Why You Should Think Twice Before Throwing Away Wine Corks

Did you know it takes about 40 years to make a wine cork? No, really — corks are harvested from cork oak trees, which must grow for 25 years before virgin cork can even be removed from its saplings (via Cork Quality Council). What's more, cork suitable for wine stoppers isn't typically harvested for about 20 more years after that. In other words, the next time you're poppin' bottles, you may want to think twice before throwing away the wine cork that went through a pretty long process to be made.

Wine corks have incredible benefits beyond keeping wine in a bottle. Plus, reusing them reduces waste and helps the environment. They can even be recycled into shoes, yoga blocks, and so much more (via Bustle). Crafting is a great activity for your brain, so for those who love to take on projects, you'll be thrilled to know that wine corks can also be repurposed into home goods like floor mats, vases, holiday décor, and backsplashes. So, before throwing those wine corks away, let's look at some of the awesome things you can do with them instead.

From wine cork to craft project

Some of these projects require more than a dozen wine corks, but if you start saving now, you'll get there in no time. There are countless wine cork-saving boxes out there, kind of like an adult piggy bank, for easy cork collecting. This first crafty (and super easy) way to reuse those wine corks is by making coasters. Great for keeping your countertops and tables protected from water marks left behind by that cold glass of white wine, coasters are a necessity for any wine connoisseur. DIY Candy's step-by-step instructions on making the coasters are super helpful — all you need to do is boil and cut the corks, glue them together with hot glue, and add a felt bottom.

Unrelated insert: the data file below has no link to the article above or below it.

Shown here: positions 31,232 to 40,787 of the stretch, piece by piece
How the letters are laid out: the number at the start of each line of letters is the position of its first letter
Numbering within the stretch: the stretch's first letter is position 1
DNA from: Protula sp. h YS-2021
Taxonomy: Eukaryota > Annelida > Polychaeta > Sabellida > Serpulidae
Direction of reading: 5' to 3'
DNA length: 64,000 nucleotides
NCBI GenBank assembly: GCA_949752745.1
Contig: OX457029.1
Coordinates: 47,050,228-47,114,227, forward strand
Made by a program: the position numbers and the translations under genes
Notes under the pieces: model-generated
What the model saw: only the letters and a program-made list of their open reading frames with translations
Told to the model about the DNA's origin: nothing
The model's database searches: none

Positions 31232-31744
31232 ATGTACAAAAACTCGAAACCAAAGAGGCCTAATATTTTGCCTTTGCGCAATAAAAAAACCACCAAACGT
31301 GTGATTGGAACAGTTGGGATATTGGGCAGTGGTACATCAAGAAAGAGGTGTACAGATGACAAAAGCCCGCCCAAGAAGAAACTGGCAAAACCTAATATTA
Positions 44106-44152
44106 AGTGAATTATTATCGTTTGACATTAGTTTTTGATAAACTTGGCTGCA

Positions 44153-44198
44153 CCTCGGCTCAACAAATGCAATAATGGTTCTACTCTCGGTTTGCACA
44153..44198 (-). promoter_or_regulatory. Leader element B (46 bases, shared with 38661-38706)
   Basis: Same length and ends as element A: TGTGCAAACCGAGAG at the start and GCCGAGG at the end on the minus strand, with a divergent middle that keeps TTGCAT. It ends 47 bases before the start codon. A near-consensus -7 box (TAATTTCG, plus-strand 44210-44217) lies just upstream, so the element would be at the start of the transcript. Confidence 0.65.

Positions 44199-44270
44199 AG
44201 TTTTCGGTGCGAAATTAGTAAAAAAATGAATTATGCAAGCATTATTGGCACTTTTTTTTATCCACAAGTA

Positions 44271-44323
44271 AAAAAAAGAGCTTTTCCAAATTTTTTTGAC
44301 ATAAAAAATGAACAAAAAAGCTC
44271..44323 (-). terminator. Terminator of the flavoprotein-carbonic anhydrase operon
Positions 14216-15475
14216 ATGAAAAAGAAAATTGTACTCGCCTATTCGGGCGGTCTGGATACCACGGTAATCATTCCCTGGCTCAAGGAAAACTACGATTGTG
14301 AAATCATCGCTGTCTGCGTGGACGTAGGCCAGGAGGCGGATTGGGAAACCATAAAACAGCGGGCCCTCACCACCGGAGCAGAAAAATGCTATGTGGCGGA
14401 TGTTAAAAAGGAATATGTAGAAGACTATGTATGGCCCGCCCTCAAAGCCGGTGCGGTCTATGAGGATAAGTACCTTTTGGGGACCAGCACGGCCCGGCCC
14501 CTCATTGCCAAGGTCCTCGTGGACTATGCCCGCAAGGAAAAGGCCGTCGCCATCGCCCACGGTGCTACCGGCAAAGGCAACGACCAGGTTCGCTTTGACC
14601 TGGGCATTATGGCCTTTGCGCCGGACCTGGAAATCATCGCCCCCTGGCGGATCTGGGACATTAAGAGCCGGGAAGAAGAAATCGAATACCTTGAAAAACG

For those with a smaller cork collection, wine corks make great chip clips, floor protectors, cord keepers, pot lid lifters, earring holders, and cat toys (via HGTV). For those with a green thumb, natural cork can be ground up or cut to form mulch to help your plants hold moisture (per Bustle). Or, make an inexpensive plant marker by stabbing a metal skewer toward the center of your whole wine cork and write the names of your plants with a Sharpie. The limits are endless when reusing those small wine corks, so don't be so quick to trash them next time!

Here's what to do if you must toss them

If you aren't a crafty person with a green thumb, chances are you most likely don't care about keeping your wine corks. In this case, you'd be happy to know that natural corks are environmentally friendly and biodegradable, so tossing them in the trash can is a safe bet (per Wine Spectator). You can also throw them in your compost bin — just make sure the cork is 100% natural and has zero synthetic materials. (Hint: If the cork is lighter, woody feeling, and spongey and squishy, chances are it's natural.)

There are also organizations like ReCork America that collect natural wine corks and recycle them into other helpful household items (via Bustle). You can find drop-off locations on its website. So far, the company has collected over 100 million wine corks. Even if you don't intend on using your crafty abilities to turn your corks into other household items, saving them and donating when you have a substantial collection is a great way to help replace those environmentally harmful materials in products with a natural, sustainable alternative.